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Washington & Lee Law School
Current Law Journal Content
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Australian Business Law Review
Volume 36, Number 1, February 2008
The cardboard box cartel case: Was all the fuss warranted?
Caron Beaton-Wells and Neil Brydges
The ACCC's legal action for price fixing against the giant cardboard box company, Visy, and its billionaire owner, Richard Pratt, has captivated the media. This article investigates the significance of the case from a competition law enforcement perspective, examining various aspects of the Federal Court's decision with respect to penalties, the implications of the case for the proposal to criminalise serious cartel conduct, and insights arising from the litigation by "victims" of the cartel in relation to private enforcement of the competition provisions of the Trade Practices Act.
Reinterpreting the trade and commerce power
Reform of Commonwealth-State relations is high on the agenda of the new Rudd Labor Government in Australia. The author believes that one of the key areas that must be investigated is business regulation in our federal system. As recent reports from the Business Council of Australia and Access Economics found, Australia remains burdened with high levels of complex and often contradictory regulation that makes doing business more difficult than it might otherwise be, particularly for those organisations operating across State lines, as businesses increasingly are. The author submits that the past interpretation of the Commonwealth's constitutional power over trade and commerce has been unduly narrow, which has contributed to the regulatory complexity that Australia is now burdened with. The article argues that the High Court should interpret the trade and commerce power more broadly, and it could look to the United States experience with the equivalent clause in that country's constitution, for guidance. The article then considers some specific matters that might be regulated more efficiently with the suggested broader interpretation.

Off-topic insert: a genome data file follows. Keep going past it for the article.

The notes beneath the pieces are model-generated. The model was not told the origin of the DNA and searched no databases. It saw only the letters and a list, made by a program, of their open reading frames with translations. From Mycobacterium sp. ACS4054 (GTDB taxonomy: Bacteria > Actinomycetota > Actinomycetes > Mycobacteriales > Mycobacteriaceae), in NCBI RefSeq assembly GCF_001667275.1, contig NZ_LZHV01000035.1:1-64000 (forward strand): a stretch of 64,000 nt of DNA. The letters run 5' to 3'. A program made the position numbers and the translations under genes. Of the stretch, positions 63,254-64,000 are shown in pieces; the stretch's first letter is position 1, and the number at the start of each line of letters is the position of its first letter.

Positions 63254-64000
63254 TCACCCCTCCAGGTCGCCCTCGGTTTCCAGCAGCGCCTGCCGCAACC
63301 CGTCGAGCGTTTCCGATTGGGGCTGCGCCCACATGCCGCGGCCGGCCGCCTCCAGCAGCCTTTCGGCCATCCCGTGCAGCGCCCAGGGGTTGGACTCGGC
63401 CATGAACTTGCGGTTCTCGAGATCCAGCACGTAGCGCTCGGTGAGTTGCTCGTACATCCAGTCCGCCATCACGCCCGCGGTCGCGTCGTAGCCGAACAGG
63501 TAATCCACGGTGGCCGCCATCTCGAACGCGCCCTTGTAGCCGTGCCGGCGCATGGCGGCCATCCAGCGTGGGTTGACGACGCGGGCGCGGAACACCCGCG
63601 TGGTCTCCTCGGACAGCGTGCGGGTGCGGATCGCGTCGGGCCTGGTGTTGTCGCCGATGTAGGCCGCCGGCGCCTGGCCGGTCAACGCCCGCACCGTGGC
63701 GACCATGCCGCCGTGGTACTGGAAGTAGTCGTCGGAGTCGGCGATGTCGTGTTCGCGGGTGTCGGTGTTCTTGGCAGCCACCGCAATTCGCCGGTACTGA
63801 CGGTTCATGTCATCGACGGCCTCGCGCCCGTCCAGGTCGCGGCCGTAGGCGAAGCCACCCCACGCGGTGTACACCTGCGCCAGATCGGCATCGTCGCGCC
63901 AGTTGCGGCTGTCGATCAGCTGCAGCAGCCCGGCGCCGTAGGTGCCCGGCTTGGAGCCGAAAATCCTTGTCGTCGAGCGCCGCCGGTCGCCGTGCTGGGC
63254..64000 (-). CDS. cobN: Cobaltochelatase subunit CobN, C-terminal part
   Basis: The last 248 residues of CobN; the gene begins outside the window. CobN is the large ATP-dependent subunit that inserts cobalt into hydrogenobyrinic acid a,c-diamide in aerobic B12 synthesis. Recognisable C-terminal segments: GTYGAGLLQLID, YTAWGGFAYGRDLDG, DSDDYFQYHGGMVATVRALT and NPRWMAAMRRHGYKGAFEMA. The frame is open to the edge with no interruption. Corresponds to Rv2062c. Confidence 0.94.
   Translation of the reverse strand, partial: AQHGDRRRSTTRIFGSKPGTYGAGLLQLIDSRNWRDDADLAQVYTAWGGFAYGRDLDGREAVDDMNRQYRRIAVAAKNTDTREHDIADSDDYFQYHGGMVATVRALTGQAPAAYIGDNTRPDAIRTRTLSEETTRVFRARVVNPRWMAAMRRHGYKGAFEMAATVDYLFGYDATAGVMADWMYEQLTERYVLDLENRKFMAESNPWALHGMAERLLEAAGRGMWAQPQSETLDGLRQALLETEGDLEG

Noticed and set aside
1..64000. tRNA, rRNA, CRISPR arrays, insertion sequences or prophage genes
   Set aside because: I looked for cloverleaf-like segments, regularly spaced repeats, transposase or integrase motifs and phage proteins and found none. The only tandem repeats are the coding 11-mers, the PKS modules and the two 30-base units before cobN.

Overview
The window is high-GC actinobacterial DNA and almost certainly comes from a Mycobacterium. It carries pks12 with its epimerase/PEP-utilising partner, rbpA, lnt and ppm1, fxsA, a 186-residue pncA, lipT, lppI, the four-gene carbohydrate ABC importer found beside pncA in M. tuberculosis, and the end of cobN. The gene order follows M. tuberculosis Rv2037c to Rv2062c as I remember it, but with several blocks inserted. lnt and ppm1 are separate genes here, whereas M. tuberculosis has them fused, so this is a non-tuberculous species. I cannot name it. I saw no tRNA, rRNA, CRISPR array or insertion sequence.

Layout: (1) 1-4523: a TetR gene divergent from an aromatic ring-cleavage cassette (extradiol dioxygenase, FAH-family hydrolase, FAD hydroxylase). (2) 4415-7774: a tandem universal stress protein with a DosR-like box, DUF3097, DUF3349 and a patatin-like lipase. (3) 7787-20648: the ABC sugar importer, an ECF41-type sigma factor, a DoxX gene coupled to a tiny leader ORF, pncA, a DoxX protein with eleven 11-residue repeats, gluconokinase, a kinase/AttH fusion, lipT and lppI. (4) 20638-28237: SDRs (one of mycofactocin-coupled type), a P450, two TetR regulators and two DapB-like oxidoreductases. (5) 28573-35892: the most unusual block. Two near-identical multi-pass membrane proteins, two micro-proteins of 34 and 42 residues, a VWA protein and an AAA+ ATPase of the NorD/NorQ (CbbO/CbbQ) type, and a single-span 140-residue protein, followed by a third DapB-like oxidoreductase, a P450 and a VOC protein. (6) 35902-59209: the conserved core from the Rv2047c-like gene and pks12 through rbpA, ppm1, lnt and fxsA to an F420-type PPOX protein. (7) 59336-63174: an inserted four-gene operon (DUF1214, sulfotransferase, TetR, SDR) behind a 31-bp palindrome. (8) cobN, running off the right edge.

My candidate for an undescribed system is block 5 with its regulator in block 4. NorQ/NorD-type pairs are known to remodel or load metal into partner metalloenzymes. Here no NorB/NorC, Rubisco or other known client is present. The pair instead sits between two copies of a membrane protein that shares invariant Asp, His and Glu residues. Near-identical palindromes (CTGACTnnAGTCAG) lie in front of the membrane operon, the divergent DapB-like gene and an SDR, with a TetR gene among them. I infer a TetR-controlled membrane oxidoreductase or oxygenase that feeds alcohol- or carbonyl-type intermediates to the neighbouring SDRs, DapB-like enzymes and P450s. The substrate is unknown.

Does "sustainable" investing compromise the obligations owed by superannuation trustees?
M Scott Donald and Nicholas Taylor
Trustees of Australian superannuation funds are coming under increasing public pressure to take sustainability factors into account in their investment strategies. Despite the rhetoric, trustees have been loath to incorporate what are sometimes deemed "non-financial" criteria into their decision processes. This is entirely understandable. It stems from the conventional wisdom that a range of practical and legal impediments stands in their way. This article reviews that conventional wisdom and finds that it is often superficial and ignores recent developments in the way sustainable investing is framed. This implies that the way is open for superannuation trustees to embrace a more positive approach to sustainable investing; one that is consistent with the tapestry of obligations they owe under general law as well as the legislative backdrop.
COMPANY LAW AND SECURITIES — Robert Baxt AO
"Encouraging" entrepreneurialism: What parts do/should the courts play?
COMPETITION LAW AND MARKET REGULATION — Stephen Corones
Will we get criminalisation of cartels legislation at last?
CONTRACTS AND RESTITUTION — Michael Borsky
High Court states principles of repudiation: Koompahtoo Local Aboriginal Land Council v Sanpine Pty Ltd